16 percent of women in Luxembourg admit to drinking alcohol during pregnancy

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(DB) According to a survey carried out by the Health Ministry at the Bohler Clinic and the Maternité Grande-Duchesse Charlotte between August and October 2012, 16 percent of the polled pregnant women consumed alcohol during their pregnancy.

With the slogan “No alcohol while pregnant and breastfeeding”, the Health Ministry has now launched an anti-alcohol campaign for pregnant women.

Alcohol consumption during pregnancy is the main cause of non-genetic mental disabilities in children in the Western world. A child whose mother consumed alcohol whilst pregnant can also develop physical, cognitive, and behavioural disorders, the Health Ministry said.

It is estimated that one percent of live births suffer from disorders caused by pre-birth alcohol consumption, which can have consequences in later life, such as difficulties to live an independent and balanced life, to integrate into society and to find a job.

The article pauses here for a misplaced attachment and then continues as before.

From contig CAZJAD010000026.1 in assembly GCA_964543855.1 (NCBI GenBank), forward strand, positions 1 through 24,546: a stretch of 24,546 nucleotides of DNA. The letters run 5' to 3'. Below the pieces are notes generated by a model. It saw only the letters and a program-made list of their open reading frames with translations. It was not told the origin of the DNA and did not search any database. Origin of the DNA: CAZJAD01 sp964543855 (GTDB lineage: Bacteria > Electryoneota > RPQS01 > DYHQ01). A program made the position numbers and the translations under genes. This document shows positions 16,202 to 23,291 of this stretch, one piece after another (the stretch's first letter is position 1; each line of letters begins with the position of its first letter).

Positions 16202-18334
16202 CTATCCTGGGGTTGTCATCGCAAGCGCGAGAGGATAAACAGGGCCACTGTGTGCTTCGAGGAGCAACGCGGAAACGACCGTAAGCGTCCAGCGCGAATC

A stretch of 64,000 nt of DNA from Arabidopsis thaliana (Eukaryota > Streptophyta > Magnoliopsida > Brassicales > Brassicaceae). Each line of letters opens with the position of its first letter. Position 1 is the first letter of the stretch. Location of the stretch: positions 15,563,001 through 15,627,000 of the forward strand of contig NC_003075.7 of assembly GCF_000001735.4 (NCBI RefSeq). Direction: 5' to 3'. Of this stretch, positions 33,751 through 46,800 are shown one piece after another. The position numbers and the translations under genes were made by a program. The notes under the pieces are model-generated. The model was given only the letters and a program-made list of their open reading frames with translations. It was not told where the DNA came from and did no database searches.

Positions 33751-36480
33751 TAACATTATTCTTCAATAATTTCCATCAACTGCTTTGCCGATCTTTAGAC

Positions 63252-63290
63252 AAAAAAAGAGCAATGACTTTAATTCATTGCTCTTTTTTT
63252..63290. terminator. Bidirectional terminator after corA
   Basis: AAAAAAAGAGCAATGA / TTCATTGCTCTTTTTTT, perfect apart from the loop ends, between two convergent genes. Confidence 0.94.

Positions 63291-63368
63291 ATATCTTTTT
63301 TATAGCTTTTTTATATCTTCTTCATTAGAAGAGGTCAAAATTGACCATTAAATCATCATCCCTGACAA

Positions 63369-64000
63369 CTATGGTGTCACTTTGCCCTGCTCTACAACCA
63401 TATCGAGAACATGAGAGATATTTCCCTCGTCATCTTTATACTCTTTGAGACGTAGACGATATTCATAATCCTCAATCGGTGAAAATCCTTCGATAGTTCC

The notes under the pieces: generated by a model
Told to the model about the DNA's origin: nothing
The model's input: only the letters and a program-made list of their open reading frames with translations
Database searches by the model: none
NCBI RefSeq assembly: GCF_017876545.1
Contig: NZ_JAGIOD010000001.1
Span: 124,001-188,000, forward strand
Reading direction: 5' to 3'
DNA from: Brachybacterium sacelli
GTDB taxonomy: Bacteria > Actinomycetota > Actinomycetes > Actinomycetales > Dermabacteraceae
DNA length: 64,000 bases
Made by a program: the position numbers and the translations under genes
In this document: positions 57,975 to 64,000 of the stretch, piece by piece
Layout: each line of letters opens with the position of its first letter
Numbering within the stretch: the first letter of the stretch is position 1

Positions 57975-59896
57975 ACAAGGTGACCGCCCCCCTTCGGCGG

The most serious of these disorders, the Fetal Alcohol Syndrome (FAS), befalls an estimated 0.2 o 8.2 percent of live births in Europe.

Alcohol is directly transmitted from mother to child through their joint blood circulation

93.5 percent of pregnant women in Luxembourg claim to be aware of the harmful effects of alcohol consumption during pregnancy and lactation. The damages caused by alcohol can affect unborn children at any stage of the pregnancy and regardless of the amount consumed.

Alcohol is directly transmitted from mother to child through their joint blood circulation, meaning that the child reaches the same alcohol level as the mother. However, it takes a child 10 times longer to break down the alcohol because of its underdeveloped liver and a lack of enzymes.

The Health Ministry warned that alcohol-related dangers for babies tend to be played down by society. The aim of the campaign is to call attention to the serious consequences of drinking alcohol during pregnancy and to make clear that these dangers are easily avoidable.

For more information about the campaign visit ms.public.lu or sante.lu